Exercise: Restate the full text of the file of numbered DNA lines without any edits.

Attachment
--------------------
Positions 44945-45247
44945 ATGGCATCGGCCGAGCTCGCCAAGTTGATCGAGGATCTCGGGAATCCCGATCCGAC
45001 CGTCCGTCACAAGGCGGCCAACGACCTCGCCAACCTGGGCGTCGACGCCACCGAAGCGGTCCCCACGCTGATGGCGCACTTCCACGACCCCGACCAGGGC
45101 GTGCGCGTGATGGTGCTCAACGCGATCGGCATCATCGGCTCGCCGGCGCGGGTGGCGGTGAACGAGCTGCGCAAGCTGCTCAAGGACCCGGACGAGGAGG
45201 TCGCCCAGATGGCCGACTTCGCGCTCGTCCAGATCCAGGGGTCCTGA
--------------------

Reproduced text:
Positions 44945-45247
44945 ATGGCATCGGCCGAGCTCGCCAAGTTGATCGAGGATCTCGGGAATCCCGATCCGAC
45001 CGTCCGTCACAAGGCGGCCAACGACCTCGCCAACCTGGGCGTCGACGCCACCGAAGCGGTCCCCACGCTGATGGCGCACTTCCACGACCCCGACCAGGGC
45101 GTGCGCGTGATGGTGCTCAACGCGATCGGCATCATCGGCTCGCCGGCGCGGGTGGCGGTGAACGAGCTGCGCAAGCTGCTCAAGGACCCGGACGAGGAGG
45201 TCGCCCAGATGGCCGACTTCGCGCTCGTCCAGATCCAGGGGTCCTGA